I am a freelance journalist in the science metropolis of Boston. Sometimes, people ask how this business works.

Do I just run around finding stories and file something at the end of each day? No. That model only worked for the fictional character, “The Universal Correspondent” in R.K.Narayan’s novels. I don’t submit completed news stories, I send in story ideas or “pitch” editors, and typically write on commission after they give me the go-ahead.

Not being a beat reporter means I get to explore a wide  range of topics and interests. In one week, I could be interviewing a MacArthur Genius about gravitational waves, researching why asafetida fell out of favor in Europe or getting a sneak preview of an art installation.  I am also a correspondent for Science Careers.

I studied at the Indian Institute of Technology (IIT), Madras, a sylvan campus where spotted deer run alongside athletes. At the Massachusetts Institute of Technology (MIT), I was part of the finishing team on the Human Genome Project. These publications in peer-reviewed journals are a souvenir from my lab days.

  • Quenching of 2,5-diphenyloxazole (ppo) fluorescence by metal ions J. Luminescence 75 (1997), pp. 205–211.
  • DNA sequence of human chromosome 17 and analysis of rearrangement in the human lineage. Nature. 2006 Apr 20;440(7087):1045-9.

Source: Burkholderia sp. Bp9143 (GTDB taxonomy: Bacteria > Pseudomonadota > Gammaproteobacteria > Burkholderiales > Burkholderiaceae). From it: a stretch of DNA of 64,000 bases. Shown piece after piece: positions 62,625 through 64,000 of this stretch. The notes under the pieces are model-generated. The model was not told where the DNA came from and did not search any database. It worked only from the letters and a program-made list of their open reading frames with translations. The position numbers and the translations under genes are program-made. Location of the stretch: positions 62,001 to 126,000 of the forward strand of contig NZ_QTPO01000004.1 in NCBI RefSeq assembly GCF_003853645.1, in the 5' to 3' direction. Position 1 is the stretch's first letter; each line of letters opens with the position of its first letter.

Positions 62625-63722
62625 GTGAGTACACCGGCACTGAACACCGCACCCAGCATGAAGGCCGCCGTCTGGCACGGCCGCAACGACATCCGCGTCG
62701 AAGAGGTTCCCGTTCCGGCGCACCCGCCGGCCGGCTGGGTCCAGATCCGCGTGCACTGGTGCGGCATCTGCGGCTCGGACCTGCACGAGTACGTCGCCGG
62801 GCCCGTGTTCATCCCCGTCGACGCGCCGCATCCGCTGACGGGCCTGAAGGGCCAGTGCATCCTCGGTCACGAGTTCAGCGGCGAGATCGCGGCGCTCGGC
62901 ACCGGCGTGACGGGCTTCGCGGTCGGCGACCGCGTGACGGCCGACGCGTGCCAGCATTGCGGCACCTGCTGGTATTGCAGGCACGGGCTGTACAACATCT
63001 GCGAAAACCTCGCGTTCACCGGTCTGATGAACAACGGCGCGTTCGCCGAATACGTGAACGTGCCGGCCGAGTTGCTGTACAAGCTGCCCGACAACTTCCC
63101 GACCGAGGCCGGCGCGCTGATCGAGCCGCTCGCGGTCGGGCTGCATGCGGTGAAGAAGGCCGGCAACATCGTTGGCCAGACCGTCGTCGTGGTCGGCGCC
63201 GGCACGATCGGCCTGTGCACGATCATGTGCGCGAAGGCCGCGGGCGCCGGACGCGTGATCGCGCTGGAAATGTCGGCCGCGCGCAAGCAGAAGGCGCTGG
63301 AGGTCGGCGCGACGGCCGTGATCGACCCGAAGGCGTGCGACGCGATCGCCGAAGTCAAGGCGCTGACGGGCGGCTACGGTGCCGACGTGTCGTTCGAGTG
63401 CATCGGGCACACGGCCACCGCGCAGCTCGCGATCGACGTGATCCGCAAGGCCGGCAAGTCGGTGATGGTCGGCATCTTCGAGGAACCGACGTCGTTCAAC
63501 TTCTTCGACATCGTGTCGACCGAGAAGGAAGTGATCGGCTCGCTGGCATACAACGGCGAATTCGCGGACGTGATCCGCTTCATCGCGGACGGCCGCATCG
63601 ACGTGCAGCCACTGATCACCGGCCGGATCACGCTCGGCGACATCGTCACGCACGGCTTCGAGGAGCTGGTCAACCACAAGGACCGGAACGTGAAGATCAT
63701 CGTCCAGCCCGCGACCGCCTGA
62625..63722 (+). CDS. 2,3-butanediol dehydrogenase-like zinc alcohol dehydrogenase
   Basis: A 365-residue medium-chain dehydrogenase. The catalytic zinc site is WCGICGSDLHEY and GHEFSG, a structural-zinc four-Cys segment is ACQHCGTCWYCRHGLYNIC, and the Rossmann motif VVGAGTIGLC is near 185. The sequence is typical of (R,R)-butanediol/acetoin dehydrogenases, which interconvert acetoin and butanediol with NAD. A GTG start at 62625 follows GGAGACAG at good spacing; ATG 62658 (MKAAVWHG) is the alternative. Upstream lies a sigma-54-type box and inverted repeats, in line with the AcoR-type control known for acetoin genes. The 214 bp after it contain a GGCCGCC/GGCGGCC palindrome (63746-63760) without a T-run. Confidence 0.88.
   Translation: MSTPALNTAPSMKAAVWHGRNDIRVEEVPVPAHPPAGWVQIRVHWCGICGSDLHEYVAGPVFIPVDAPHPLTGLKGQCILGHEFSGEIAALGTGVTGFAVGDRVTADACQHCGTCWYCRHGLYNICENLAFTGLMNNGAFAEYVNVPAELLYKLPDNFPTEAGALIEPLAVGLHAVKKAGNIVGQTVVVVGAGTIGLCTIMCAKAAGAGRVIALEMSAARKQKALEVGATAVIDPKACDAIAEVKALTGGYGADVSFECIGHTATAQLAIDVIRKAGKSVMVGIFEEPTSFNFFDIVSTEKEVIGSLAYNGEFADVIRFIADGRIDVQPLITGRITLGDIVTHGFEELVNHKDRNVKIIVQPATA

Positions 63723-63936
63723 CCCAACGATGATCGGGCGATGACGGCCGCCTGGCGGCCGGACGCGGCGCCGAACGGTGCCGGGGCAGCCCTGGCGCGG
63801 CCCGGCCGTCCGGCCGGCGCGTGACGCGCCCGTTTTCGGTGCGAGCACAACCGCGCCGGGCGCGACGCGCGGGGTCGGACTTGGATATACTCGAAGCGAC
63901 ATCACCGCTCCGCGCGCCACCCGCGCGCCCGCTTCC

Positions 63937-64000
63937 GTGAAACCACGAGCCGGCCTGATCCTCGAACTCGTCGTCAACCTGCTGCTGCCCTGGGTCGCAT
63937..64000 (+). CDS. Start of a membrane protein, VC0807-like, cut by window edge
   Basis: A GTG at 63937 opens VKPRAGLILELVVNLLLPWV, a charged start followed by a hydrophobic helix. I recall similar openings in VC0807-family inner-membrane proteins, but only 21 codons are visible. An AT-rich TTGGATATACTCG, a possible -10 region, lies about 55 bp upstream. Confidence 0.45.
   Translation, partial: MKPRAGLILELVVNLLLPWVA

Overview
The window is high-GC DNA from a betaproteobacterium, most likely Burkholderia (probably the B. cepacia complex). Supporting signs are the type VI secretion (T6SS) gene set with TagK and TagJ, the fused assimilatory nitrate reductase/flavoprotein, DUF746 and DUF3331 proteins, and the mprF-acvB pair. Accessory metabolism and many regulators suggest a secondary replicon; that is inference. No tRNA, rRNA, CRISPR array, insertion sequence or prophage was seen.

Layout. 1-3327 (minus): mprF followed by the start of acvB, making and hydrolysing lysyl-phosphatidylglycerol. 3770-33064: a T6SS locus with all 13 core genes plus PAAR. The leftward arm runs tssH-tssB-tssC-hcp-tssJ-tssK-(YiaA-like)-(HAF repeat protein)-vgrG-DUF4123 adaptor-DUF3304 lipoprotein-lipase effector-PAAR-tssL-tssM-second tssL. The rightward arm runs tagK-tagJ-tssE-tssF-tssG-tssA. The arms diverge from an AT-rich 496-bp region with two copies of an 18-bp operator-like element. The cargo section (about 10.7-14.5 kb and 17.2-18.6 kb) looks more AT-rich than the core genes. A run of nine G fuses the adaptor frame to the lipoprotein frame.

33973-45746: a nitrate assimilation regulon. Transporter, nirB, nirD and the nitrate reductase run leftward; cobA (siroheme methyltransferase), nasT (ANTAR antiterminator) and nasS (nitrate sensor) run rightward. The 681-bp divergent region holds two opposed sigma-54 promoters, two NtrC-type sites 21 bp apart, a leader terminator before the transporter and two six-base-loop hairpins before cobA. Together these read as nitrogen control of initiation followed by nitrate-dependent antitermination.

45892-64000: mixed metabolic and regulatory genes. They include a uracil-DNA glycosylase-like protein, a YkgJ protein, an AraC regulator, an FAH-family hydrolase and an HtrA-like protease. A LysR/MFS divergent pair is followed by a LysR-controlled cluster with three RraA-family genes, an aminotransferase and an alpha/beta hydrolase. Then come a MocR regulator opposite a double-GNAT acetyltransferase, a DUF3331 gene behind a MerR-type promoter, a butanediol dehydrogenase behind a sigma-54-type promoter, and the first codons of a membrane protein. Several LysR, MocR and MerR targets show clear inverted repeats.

• DNA sequence and analysis of human chromosome 8. Nature. 2006 Jan 19;439(7074):331-5.
  • Genome sequence, comparative analysis and haplotype structure of the domestic dog. Nature. 2005 Dec 8;438(7069):803-19.

Being part of  a big science project was exciting, but analyzing strings of A, C, G and T all day — the four letters represent the nucleotides that constitute the DNA — could, and did, get mind-numbingly boring. Surely, there was more to the alphabet! I signed up for writing classes in the evenings. I enjoyed the classes so much, I enrolled in the Science Journalism program at Boston University.

Nowadays, I write for a general audience and you’ll find my work in magazines you can buy at the news stand.

I get behind-the-scene tours of museums/hospitals/art galleries/labs. Scientists, researchers, and innovators talk to me about things they are working on. It is all fascinating to have an “in” on this world of ideas.

It is a good life.